Milk Thistle and mushroom poisoning
Milk thistle (Silybum marianum) has a long history of use in liver disease. A report in the current issue of HerbalGram highlights its effectiveness in one of the worst, most acute cases of liver damage: that which occurs from ingesting the deathcap mushroom, Amanita phalloides. A proprietary intravenous administration of milk thistle has been approved and used in Europe for some time as an effective antidote to this poisoning; in the United States, such approval is lacking and thus no effective antidote exists.
As the Santa Cruz Sentinel reports, six people who ate deathcap mushrooms over New Years 2007 were rushed to the local hospital, where the doctors, in a desperate search for something that could help reverse the rapid destruction of their patient's livers and thus save their lives, came across milk thistle as a proven antidote. Unfortunately, the herbal medicine was unapproved by the FDA. Not willing to give up, the doctors petitioned the FDA for an emergency IND (Investigational New Drug) status for the milk thistle extract, and in the interim gave the patients oral silymarin from a natural foods store. The FDA granted the request, and the IV extract was immediately shipped from Europe. Five of the six patients had a complete reversal of symptoms, their lives saved. The sixth, a woman 83 years old, succumbed to kidney failure. Even still, Dr. Mitchell (the attending physician) commented that "...her liver function was improving because of her treatment, and unfortunately factors other than her liver resulted in the final complications".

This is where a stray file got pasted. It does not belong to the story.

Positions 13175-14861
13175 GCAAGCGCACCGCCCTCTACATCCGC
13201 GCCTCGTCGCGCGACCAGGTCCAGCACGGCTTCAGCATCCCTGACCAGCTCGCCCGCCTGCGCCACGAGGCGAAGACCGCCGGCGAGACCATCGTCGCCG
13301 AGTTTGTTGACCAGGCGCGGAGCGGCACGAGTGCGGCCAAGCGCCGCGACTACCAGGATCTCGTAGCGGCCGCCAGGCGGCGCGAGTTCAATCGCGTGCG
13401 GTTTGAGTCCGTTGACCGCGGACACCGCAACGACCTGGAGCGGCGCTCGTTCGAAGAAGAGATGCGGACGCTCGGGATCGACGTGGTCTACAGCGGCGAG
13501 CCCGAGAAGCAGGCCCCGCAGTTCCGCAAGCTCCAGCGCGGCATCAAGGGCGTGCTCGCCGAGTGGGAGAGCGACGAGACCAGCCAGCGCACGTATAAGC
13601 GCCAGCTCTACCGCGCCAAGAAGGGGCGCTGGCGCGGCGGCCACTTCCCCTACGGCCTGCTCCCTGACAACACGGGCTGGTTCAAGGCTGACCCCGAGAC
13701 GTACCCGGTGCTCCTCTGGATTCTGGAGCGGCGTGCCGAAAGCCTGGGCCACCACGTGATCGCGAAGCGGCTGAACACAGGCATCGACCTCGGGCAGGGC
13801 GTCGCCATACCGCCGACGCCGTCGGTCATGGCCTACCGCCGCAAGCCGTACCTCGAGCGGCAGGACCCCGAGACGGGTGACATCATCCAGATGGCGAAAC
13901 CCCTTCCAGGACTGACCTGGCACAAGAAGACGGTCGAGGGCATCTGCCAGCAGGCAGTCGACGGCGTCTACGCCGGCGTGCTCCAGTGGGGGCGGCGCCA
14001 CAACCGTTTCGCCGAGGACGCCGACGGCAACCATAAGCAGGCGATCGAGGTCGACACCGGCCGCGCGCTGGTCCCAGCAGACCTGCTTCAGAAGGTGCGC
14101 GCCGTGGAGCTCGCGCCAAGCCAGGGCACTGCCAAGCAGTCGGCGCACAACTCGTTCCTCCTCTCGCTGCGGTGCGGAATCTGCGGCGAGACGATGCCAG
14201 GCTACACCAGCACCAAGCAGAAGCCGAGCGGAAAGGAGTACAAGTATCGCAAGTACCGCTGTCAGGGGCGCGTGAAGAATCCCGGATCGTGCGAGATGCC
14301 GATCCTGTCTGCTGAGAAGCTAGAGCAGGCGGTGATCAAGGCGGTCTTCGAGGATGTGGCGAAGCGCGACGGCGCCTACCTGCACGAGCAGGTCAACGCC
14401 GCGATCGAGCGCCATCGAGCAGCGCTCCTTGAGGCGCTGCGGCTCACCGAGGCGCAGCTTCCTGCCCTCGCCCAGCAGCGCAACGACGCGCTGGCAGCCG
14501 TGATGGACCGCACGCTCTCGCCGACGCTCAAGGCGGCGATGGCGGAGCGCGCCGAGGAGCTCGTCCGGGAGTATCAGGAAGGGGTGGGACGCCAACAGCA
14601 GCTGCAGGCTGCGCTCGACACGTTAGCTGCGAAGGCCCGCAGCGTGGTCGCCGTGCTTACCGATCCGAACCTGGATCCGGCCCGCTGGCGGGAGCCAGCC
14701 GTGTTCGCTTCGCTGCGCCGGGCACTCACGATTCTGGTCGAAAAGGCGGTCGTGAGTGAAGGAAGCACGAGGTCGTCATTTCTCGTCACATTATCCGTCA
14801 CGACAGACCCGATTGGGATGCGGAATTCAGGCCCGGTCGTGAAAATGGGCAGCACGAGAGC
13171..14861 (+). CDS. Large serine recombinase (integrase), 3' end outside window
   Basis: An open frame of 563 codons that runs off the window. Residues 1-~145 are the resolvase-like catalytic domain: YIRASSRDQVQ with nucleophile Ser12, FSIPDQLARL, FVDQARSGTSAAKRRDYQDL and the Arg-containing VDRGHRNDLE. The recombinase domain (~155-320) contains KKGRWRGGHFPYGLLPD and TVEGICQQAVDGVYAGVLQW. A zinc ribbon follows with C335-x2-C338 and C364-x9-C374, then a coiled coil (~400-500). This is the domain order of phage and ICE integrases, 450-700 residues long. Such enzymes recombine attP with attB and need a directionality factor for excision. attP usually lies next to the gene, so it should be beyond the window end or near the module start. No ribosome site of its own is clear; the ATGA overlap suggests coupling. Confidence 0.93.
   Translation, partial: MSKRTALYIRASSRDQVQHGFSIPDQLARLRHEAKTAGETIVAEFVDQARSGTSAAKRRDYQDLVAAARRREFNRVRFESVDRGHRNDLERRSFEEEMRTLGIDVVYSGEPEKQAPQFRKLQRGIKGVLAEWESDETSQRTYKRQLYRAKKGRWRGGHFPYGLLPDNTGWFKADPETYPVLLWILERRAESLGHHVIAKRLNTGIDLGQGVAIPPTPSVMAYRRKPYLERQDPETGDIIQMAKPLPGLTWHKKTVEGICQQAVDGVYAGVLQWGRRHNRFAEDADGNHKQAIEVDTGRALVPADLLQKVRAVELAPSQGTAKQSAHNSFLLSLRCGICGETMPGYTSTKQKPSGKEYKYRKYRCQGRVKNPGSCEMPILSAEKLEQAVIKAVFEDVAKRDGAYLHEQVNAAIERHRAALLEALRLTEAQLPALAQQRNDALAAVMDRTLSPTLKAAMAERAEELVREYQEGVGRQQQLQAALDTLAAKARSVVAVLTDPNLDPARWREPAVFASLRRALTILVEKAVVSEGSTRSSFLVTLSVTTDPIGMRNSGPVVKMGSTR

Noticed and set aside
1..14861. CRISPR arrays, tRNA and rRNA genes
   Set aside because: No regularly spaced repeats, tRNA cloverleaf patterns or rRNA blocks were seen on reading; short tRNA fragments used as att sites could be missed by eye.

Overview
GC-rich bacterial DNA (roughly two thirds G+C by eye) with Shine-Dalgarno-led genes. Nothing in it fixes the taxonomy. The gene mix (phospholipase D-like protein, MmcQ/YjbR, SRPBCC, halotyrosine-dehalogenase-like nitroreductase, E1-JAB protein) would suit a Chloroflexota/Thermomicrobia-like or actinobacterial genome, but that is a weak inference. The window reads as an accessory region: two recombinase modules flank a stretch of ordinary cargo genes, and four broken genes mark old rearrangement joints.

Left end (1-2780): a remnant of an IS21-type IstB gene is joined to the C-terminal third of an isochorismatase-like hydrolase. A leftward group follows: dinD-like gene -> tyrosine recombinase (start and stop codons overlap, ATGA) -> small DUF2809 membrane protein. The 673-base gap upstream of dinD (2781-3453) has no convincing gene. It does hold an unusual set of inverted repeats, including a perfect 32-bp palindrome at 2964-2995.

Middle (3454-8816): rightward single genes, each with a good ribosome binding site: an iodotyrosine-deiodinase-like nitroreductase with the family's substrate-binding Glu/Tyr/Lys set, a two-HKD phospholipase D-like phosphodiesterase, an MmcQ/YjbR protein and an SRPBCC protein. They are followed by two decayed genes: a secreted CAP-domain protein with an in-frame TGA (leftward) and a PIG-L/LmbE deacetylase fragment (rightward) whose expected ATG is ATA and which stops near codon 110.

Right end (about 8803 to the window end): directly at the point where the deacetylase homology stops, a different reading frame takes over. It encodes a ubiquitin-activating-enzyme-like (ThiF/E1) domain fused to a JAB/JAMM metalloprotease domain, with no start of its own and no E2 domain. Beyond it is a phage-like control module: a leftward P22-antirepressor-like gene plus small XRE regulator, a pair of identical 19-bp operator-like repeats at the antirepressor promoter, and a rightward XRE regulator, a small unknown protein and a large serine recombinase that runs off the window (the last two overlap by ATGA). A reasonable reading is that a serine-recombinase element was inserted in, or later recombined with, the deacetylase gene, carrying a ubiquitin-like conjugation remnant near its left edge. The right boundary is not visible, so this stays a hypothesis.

This simple remedy does not need to be administered intravenously except in the most dire circumstances, as in this case. For most diseases involving liver damage and inflammation, the oral intake of crushed milk thistle seed (1 to 3 TBS daily) is more than adequate for hepatic protection.